The most well known daffodils are the large yellow trumpet varieties. This includes the old favourite King Alfred, which is a beautiful variety commonly seen in older style gardens. There are pink and orange cup daffodils like Coral Blush which has elegant straight trumpets of pink and Red Letter Day with golden yellow petals with an orange trumpet. Other types of Daffodils also include flat cups such as John Willis, a graceful flower with round white petals and a flat citrus lemon center edged white and lightly ruffled, and double flowering varieties such as white flowering Ice King. Perhaps the most unusual of them all is the split corona types like Pickup which has pure white petals and a deep orange split cup which matures to a dazzling red.

Jonquil varieties are characterised by their small prolific flower heads and a beautiful perfume. Popular varieties include Erlicheer, a double creamy white form and the delightful Grand Monarch which has white petals and yellow cups.

Hyacinths & Bluebells

Sweet smelling hyacinths come in a range of colours from deep reds through to pinks, purples, whites, blues and yellows, and make ideal garden or container plants. They are best planted close to paths or doorways, or in pots that can be brought inside to let their perfume be fully appreciated. Hyacinths prefer to be a little on the dry side while growing, with just enough water to stop them drying out. They like full sun but not where they are likely to get too hot. Although hyacinths can be left to flower again in the following season, the results each year are likely to be less reliable. The best way to treat them is replace the bulbs each year with fresh ones, to ensure prolific flowering displays.

The most popular varieties of hyacinths are Pink Fondant, a highly perfumed variety and white pearl. Other more unusual colours include the yellow Gipsy Princess, the deep wine red variety Jan Bos, and the autumn shades of Gipsy Queen.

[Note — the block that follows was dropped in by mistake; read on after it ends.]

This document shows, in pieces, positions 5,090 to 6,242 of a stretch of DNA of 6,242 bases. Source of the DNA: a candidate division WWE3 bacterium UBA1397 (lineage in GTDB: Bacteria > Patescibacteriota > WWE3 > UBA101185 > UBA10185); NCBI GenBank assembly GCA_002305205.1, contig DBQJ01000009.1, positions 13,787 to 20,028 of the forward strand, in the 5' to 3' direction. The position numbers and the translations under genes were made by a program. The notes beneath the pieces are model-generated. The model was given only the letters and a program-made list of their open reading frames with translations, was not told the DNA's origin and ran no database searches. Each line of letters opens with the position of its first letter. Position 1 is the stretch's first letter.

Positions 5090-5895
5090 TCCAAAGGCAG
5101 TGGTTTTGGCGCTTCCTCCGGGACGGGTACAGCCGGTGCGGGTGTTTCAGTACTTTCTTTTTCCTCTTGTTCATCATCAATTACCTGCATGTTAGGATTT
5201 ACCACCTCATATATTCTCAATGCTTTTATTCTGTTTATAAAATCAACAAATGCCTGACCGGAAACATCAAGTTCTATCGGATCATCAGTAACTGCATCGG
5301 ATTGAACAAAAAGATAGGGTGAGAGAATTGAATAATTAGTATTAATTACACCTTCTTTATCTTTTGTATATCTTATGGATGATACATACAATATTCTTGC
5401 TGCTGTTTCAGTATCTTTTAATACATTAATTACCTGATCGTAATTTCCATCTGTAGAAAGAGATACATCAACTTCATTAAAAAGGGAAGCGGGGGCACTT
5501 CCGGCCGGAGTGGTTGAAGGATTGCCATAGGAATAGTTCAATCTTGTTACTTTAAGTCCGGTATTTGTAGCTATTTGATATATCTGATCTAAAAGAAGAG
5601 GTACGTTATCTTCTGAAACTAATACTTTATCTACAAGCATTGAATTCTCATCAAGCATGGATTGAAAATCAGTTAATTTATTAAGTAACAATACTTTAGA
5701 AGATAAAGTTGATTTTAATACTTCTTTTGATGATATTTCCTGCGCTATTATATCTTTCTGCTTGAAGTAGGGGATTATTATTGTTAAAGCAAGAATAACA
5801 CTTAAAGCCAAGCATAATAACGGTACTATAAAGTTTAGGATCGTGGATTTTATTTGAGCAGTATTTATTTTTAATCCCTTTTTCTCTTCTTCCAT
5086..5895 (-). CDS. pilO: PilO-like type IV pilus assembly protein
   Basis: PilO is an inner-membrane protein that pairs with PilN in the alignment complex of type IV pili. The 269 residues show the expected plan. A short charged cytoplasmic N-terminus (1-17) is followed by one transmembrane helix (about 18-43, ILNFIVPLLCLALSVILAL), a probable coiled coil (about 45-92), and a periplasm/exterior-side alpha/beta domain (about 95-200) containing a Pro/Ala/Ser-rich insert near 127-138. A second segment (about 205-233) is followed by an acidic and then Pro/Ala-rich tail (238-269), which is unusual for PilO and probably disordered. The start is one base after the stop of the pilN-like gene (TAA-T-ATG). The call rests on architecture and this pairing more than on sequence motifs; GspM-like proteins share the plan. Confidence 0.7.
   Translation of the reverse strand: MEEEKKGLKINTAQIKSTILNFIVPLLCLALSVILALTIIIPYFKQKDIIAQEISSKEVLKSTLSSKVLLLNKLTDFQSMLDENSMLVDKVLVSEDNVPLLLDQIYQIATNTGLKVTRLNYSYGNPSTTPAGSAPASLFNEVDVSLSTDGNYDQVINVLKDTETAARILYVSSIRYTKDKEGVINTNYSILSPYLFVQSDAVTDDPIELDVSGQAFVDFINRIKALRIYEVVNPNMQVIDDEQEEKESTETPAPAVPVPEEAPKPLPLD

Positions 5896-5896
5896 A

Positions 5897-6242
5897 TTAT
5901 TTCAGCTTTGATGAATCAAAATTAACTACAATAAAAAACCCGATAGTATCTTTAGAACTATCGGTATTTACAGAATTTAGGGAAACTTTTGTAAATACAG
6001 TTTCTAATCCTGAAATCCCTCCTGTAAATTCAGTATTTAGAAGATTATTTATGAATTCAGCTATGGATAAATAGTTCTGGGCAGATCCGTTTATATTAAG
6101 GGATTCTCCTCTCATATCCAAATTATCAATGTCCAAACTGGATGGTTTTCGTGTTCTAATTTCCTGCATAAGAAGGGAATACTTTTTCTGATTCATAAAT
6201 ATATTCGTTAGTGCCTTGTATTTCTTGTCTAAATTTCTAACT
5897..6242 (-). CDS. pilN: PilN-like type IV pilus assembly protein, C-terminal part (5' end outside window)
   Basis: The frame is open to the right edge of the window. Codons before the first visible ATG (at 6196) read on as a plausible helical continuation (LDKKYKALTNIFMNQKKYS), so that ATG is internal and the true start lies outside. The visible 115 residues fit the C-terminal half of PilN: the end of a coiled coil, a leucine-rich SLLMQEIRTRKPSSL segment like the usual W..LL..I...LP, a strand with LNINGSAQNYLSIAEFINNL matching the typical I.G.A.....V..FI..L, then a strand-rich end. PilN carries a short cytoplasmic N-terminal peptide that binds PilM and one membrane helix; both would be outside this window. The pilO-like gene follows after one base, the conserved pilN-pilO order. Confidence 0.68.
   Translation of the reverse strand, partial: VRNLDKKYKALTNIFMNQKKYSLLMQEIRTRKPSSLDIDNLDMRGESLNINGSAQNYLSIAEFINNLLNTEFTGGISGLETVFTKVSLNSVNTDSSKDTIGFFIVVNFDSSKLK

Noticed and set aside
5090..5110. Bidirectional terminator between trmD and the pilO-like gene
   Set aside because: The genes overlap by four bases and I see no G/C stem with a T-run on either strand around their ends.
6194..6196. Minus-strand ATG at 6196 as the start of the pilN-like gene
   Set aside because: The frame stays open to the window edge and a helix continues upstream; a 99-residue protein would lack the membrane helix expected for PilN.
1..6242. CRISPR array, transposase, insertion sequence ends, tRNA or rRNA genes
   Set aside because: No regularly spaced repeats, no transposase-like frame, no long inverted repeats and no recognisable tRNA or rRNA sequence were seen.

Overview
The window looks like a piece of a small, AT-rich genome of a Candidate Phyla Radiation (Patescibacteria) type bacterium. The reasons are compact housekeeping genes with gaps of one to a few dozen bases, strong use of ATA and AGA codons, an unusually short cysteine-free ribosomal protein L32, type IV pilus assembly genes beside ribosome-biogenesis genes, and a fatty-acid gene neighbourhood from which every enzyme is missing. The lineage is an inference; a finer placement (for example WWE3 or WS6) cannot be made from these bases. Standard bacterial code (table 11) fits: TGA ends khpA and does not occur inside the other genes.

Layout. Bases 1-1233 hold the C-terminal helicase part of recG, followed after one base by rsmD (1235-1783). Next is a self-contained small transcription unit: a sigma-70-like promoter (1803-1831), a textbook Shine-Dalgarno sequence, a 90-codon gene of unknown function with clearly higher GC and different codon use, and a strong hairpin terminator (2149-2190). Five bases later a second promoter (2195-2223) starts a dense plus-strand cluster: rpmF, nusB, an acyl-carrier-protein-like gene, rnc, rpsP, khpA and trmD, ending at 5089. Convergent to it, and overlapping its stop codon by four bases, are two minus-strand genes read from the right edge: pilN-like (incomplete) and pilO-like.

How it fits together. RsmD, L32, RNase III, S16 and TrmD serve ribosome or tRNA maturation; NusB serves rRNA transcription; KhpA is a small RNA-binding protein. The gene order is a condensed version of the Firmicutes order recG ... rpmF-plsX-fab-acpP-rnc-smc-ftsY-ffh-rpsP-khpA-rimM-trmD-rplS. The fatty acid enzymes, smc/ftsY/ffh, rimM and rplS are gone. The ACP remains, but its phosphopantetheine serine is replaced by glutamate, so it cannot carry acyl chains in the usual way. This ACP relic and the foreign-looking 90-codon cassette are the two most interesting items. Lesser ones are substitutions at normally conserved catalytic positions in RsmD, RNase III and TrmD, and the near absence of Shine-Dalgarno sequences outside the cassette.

Bluebells, on the other hand prefer moist soils in partly shaded positions and love plenty of water during flowering. They too are useful border and rockery plants, and look right at home in a cottage garden setting. Bluebells can be left undisturbed for a few years, after which they should be lifted and divided to avoid overcrowding.

Ranunculus & Anemones

Vibrant Ranunculus.

Very popular with gardeners because of their prolific displays of bright coloured flowers. Ranunculus and anemones look fantastic when grown in mass plantings or as borders or in window boxes and tubs. They are excellent rockery plants and are perfect for cut flowers.

They are usually treated as annuals and it is important when you plant them to make sure that their claws face downwards.

Keep them well fed and watered during the flowering season and they will reward you with a beautiful late winter-early spring display.


Royalist Bearded Iris.

Everybody who has ever set foot inside a florist’s shop will know how useful irises are in providing colour and style to flower arrangements. Beautiful colored flowers appear amongst bright green strap-like leaves, and the plants make excellent borders and potted plants. The purple and blue colours of the irises contrast wonderfully with bright yellow flowers such as daffodils and yellow tulips, and can be used together to create spectacular effects along paths and driveways.

Irises are frost hardy and do best in a sunny, well-drained position.

Bulbs, bulbs and more bulbs

Lots of other varieties of spring flowering bulbs are available to help make your garden a work of art. Grape hyacinths are dainty little plants with blue hyacinth like flowers that make ideal border or rockery plants. Grow them in a cool sunny or partly shaded position, and leave to naturalise.

Fragrant Freesias naturalise easily.

Freesias are another popular bulb with an unmistakable perfume that can also be left to naturalise. They are available in a wide range of colours, and are best used in areas where their scent can be appreciated, such as near paths, windows and doorways. Snowdrops have lovely white perfumed flowers with touches of green on the petals, and make great borders and rockery plants. They too can be left to naturalise, and along with bluebells and daffodils can be used around deciduous trees like birches to create a natural woodland look.